Bangladesh elections: Crackdown on oppn, as Hasina accuses US of interference
Awami League leaders say the country does not need Western ‘godfathers’, as Prime Minister Sheikh Hasina says she will talk with the opposition if President Biden speaks to Trump
Bangladesh's ageing, ailing but combative prime minister, Sheikh Hasina, has lashed out at the country's Islamist opposition and their 'global patrons' (read: the US), ruling out any discussion on how to hold the next parliamentary elections.
Hasina also warned opposition parties of severe consequences unless they refrained from the violence that was unleashed on Saturday, 28 October.
As protesters continued to burn down public transport and attacked police stations to enforce a three-day countrywide blockade — aimed at paralysing the administration and pressuring Hasina to step down, paving the way for a neutral caretaker to conduct the polls — the prime minister told a press conference that "there is no question of a dialogue over the conduct of polls".
The US ambassador in Dhaka, Peter Haas, has strongly pitched for a dialogue between the ruling Awami League government and the Islamist opposition (consisting of the Bangladesh Nationalist Party and the Jamaat-e-Islami) to set the stage for what he described as "fair and peaceful elections to restore Bangladesh's fledgling democracy".
Another 12 envoys, including those from Japan and South Korea, which have invested millions in the country's infrastructure, as well as Canada and Australia, also appealed for "restraint” from all stakeholders after violence erupted in Dhaka and spread to the rest of the country.
A similar message seems to have been given by senior US officials to PM Hasina's adviser Salman F Rahman on his recent visit to US.
"I will hold a dialogue with the Opposition if President Biden and former President Trump hold a dialogue," said Hasina tersely, in a direct attack on what Awami League leaders described as "increasing US interference" in Bangladesh's domestic affairs.
"Let me make it clear, the caretaker system has been ended by Parliament because of its misuse during 2006–08, and there is no way we will bring it back. If polls can be held under ruling dispensations in all democracies like US and India, the same can happen in Bangladesh," the prime minister said.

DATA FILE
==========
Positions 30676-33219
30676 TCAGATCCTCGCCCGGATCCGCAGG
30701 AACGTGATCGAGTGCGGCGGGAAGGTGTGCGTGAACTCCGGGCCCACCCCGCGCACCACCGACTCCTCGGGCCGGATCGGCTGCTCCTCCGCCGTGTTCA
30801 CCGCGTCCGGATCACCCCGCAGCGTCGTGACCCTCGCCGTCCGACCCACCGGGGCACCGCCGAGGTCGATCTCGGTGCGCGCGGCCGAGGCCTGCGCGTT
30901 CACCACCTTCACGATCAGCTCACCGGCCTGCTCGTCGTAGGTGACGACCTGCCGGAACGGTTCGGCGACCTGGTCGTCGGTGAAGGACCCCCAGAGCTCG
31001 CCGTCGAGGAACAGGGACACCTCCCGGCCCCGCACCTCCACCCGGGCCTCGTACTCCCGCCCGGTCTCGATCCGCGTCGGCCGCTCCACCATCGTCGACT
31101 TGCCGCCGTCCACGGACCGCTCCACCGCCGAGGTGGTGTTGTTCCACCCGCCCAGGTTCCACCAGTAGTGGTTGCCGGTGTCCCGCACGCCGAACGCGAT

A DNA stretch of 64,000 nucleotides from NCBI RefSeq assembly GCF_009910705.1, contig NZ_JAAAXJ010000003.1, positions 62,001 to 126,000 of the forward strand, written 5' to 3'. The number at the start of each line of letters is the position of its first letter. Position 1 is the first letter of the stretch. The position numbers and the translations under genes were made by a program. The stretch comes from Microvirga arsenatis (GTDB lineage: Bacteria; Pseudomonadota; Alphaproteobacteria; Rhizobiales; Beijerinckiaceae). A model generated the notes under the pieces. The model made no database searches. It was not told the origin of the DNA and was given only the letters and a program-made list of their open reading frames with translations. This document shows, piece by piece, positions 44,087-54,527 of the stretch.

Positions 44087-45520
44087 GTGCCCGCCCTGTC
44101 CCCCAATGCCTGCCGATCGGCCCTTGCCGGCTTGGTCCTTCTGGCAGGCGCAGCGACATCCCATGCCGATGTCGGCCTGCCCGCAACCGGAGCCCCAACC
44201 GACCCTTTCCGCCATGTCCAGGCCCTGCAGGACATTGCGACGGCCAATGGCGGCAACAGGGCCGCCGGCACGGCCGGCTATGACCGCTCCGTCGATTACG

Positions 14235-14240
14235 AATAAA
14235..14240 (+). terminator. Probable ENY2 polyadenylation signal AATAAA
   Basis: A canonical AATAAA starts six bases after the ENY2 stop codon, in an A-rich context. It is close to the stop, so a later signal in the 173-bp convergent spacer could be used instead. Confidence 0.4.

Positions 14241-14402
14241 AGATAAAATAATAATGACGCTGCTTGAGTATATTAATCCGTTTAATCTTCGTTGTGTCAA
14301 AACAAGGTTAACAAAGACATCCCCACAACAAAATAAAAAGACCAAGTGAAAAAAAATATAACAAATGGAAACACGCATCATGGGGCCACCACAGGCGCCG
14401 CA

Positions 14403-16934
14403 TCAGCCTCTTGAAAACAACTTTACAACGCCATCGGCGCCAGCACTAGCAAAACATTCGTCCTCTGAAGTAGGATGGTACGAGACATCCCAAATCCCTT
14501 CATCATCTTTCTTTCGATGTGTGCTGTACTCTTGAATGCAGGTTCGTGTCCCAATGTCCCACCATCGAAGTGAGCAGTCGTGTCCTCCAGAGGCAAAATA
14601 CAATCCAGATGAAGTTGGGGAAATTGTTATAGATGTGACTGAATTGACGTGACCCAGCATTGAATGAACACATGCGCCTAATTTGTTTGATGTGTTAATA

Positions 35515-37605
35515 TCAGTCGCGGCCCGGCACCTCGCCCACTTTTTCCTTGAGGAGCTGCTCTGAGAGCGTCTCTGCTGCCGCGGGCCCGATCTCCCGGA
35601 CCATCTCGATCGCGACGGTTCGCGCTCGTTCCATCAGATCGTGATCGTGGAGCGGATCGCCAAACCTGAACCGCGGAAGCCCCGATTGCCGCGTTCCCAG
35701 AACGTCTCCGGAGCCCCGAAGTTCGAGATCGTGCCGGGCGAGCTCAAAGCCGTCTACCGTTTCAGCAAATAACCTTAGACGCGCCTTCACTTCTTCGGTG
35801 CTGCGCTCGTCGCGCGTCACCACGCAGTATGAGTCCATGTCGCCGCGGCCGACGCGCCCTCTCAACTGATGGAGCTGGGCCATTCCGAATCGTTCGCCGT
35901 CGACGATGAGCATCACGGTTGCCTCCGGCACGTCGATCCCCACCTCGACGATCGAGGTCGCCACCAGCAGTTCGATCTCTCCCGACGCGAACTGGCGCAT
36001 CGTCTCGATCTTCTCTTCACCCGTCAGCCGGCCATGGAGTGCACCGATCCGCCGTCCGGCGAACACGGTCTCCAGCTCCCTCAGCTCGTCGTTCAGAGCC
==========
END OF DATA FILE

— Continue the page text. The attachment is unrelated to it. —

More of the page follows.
At least six people, including one policeman, have been killed so far and nearly 500 injured in clashes between the police and Awami League supporters on one hand and the Opposition activists on the other since Saturday.
Terrorised citizens have been forced indoors. Trade and businesses have been affected by the violence.
"My government will not stay silent if the violence continues. All troublemakers will be picked up and punished," warned Hasina, often called the 'Iron Lady' for the way she fought against Opposition violence before the last two elections and returned to power.
But the Opposition and its Western backers in turn allege that the polls were "largely rigged" and "less than fair".
The Islamist Opposition now appears to be on warpath, trying to enforce a three-day countrywide blockade (31 October to 2 November) on their one-point demand that the Awami League government should step down immediately and give way to a neutral caretaker administration to hold the Parliament polls due in January 2024.
The Islamist Opposition coalition of Bangladesh Nationalist Party (BNP) and the Jamaat-e-Islami have pitched the blockade as the beginning of a do-or-die struggle to oust the Awami League, which has been in power for three terms (nearly 15 years) now.
"If the Awami League remains in power, the country will have remain a one-party-state with a democratic facade. So, this is not just about ousting Awami League from power but about saving Bangladesh's fledgling democracy," said senior BNP leader Mirza Abbas.
Awami League's central committee member Tarana Halim, a former actor-playwright and lawyer, countered by saying, "BNP–Jamaat are the antithesis of democracy. I was stabbed and nearly killed, as were so many of our leaders when they came to power in 2001. They tried to liquidate our entire central leadership, including Sheikh Hasina, in 2004. They believe in Pakistani-style of eliminating opponents."
Halim also lashed out at US envoy Peter Haas, calling him "the chief advisor of BNP–Jamaat coalition".
The Opposition is short of leaders, so there is an obvious vacancy for Mr (Peter) Haas, but we will resist all US interference to subvert our hard-won freedom.Tarana Halim, Awami League leader
For the Awami League too, it is a battle for existence, just as it is for the Islamist Opposition.
"If the Awami League loses the parliament polls in January, there will be a bloodbath like during 2001–06 BNP–Jamaat rule. Thousands of party leaders and activists will have to flee the country, surely from their own areas of activity. If the Opposition loses, it will surely be the end of BNP as a party," says Sukharanjan Dasgupta, veteran journalist and author of several books on Bangladesh politics.